Unfortunately I didn't photograph the pattern on the wall, and I no longer work next to a parking lot, so that situation isn't likely to come up again.  But I recently ran across something nearly as surprising.


A few years ago, I was staying in a hotel room, and noticed that the street lights from the next block looked "funny".  They appeared "broken up", almost like I was seeing multiple images of them.  A little experimenting revealed it was the curtains doing it.  The curtain material was inexpensive, very coarsely woven stuff, made of some shiny white fabric.  Since the dark colored window screens weren't doing the same thing, my guess at the time was that it was the effect of reflections from the shiny white threads.  I dismissed it as odd but not very interesting.  I was wrong, as I later learned!

More recently, we moved into a different house, and the former owners left behind some inexpensive coarsely woven curtains something like the ones at the hotel.  One night I happened to notice the same effect when I looked at a lamp in front of a house down the street, and I decided to figure out what really was causing it -- I was no longer sure it was just reflections from the threads.  And, indeed, it was not!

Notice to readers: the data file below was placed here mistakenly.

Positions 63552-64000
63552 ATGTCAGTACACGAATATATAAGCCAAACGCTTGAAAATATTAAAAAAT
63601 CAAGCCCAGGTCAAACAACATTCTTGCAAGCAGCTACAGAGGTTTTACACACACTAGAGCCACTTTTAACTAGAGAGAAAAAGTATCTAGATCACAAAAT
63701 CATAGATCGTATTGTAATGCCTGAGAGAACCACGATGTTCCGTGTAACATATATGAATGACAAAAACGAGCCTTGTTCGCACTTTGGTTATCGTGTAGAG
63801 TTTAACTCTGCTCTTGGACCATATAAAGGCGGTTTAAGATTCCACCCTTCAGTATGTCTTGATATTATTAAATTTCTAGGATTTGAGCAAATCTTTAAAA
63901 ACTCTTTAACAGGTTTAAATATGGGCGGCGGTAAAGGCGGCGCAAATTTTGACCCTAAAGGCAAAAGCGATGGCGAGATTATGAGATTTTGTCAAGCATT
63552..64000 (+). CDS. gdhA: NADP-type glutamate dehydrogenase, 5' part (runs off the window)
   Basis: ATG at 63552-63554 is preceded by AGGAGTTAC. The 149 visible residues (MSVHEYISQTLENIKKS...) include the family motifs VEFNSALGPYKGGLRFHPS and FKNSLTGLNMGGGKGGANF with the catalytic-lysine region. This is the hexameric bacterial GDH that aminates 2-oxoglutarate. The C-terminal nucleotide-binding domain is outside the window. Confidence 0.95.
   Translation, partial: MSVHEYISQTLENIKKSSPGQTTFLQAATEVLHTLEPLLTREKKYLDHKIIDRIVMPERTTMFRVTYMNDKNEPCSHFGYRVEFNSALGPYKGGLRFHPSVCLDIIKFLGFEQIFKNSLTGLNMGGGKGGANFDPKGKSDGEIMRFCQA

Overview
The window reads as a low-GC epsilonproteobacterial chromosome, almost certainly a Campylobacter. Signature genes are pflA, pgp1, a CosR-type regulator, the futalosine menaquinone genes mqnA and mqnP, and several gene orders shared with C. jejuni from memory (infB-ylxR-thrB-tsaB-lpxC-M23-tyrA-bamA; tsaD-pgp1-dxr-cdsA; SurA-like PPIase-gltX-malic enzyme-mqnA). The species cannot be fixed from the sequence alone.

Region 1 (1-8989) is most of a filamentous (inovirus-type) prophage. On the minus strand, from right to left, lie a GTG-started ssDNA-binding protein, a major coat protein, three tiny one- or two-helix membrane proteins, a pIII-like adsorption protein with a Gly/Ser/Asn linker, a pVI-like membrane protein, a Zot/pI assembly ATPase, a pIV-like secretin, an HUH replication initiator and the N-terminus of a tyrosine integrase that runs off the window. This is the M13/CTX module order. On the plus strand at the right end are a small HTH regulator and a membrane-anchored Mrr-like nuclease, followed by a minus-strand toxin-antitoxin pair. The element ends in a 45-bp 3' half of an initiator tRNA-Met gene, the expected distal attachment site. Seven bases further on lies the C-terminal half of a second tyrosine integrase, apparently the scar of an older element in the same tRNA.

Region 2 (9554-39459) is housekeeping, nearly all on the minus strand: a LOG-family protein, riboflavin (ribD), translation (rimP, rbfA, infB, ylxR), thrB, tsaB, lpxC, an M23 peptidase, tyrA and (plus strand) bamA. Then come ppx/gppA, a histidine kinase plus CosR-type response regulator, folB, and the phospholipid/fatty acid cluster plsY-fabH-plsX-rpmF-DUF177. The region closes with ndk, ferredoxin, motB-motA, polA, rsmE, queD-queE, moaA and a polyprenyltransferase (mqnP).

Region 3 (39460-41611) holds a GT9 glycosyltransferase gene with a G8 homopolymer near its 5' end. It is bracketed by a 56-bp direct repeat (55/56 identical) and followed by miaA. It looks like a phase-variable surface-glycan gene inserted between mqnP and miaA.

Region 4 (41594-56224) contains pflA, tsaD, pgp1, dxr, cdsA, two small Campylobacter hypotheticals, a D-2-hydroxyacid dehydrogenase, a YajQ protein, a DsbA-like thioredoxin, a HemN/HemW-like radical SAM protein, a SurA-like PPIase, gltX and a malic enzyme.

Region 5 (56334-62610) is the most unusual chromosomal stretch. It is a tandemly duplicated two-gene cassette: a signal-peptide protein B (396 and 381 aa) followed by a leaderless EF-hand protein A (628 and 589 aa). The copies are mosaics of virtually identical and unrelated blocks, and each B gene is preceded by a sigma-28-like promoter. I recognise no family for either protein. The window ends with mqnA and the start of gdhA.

First test:  How did the image behave as I moved around -- how did it change?   Answer:  It didn't change; it didn't depend on where I stood or how close I was to the curtain.  Its size and position remained fixed relative to the image of the lamp, whether I was close to the curtain or on the other side of the room.  Strange -- if this was some reflection from the threads, it's not how I would have expected it to act!